The bad treatment plans aren't limited to rape and abuse survivors either. One girl, who turned to drugs and alcohol after the death of her sister, describes what counselors put her through.
According to Ozier and others, in a Lifestep called "Forever Young," students were placed on a mattress and taunted with painful information about their childhood that they had previously revealed, an apparent attempt to trigger regression to infancy. Once more, Ozier was instructed to recall her sister's death against her will. "That was probably the thing that traumatized me the most," she says, describing how she thrashed on the mattress until she vomited. "They prey on people who have already been hurt."
Sounds more like aversion therapy than regression — and certainly it's probably made her rather averse to therapy.
So where the fuck does this kind of "therapy" come from?
Synanon began as a drug rehabilitation program before morphing into a controversial cult and is credited with putting forth the idea that confrontation and boot-camp-style breakdown tactics could cure teen misbehavior and addiction. Synanon's confrontational techniques influenced est and LifeSpring, which began selling weekend seminars designed to prompt emotional breakthroughs in participants.
Food, sleep and access to the outside world - sometimes even to the bathroom - were strictly controlled. Using intense role-playing, humiliation and physical experience, the seminars attempted to liberate people from victimhood by teaching them that they are ultimately responsible for everything that happens to them, including being a victim of child abuse or rape.
Mount Bachelor's Lifesteps appear to share these tactics and philosophy. Several of its top employees formerly worked at a now defunct chain of troubled-teen programs known as CEDU, which was founded by former Synanon members.
I think that's known as "a cult."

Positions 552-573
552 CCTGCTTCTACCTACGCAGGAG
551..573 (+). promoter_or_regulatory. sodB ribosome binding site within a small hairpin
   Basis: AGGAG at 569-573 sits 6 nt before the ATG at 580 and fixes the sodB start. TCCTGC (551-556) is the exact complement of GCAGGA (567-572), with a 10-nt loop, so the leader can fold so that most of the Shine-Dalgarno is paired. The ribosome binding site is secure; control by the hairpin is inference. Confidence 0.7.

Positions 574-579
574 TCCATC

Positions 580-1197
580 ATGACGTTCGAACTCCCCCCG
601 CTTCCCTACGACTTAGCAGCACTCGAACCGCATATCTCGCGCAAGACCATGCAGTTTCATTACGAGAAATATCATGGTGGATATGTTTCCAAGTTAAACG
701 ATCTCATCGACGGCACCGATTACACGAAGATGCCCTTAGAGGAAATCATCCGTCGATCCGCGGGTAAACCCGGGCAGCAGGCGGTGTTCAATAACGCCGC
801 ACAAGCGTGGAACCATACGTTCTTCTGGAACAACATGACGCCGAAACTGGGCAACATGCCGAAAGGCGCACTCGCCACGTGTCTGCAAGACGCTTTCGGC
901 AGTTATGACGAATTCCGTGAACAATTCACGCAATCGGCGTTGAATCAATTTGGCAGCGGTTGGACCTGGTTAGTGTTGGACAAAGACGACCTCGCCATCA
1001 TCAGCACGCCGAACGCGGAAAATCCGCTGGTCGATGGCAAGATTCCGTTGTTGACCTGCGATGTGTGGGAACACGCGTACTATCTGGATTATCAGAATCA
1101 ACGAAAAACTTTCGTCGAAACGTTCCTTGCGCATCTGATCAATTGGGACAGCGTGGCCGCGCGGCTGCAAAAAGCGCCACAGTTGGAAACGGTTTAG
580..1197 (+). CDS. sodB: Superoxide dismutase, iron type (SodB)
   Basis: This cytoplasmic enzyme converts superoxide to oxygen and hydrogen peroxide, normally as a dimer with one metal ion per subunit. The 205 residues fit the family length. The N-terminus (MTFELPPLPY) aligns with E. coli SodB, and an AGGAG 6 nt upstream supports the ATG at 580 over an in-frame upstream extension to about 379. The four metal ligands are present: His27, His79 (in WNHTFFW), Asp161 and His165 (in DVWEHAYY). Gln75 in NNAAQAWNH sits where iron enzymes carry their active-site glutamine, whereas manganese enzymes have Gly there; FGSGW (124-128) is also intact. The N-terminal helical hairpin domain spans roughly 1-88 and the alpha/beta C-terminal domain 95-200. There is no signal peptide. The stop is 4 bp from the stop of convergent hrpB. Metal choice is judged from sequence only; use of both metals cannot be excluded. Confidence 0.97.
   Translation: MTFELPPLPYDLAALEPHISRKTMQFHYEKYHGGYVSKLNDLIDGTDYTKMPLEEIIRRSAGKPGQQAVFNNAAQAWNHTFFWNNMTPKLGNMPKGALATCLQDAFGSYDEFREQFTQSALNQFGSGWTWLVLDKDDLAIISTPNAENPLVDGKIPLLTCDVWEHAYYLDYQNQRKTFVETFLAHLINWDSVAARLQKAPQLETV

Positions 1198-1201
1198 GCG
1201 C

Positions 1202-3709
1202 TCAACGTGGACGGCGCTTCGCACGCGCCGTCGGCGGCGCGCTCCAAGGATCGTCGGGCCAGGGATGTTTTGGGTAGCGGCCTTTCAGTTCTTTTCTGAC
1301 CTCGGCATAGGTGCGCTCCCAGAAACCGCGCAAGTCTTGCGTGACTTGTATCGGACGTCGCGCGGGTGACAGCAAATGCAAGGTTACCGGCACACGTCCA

As an aside, Szalavitz posts in a related piece on the Huffington Post that Mount Bachelor's parent company — through Aspen Education, owned by U.S. Aspen, owned by CRC Health — is actually Bain Capital. Does that name sound familiar to you? It might, since it's the company founded by former (and possibly future) Presidential candidate Mitt Romney. And while he's been retired from the company since 1998 (before it took over CRC Health), he still receives income from Bain, which it is getting by charging parents to dress their daughters up in slutty costumes to make them accept responsibility for their rapes.
The state of Oregon is reportedly investigating the abuses — but this isn't even the first time they've done so.
In 1998, Mount Bachelor was investigated by the Oregon DHS based on claims by several former employees that students were "subjected to frequent obscenity-laced screaming sessions by staff members; students were deprived of sleep; a group of girls emerged from one group therapy session with bruising on their arms after they were ordered to clasp their hands in front of them and pound a mattress for an extended period," according to the Bend Bulletin. The Oregon DHS cleared the program following the investigation.
Of course they did. Because, after all, it's a bunch of fucked up kids — and mostly girls — making the allegations.
Related: Do Lap Dances and Humiliation Treat ADHD— and Should Public Schools Pay? [Huffington Post]
[Picture via Buy Costumes]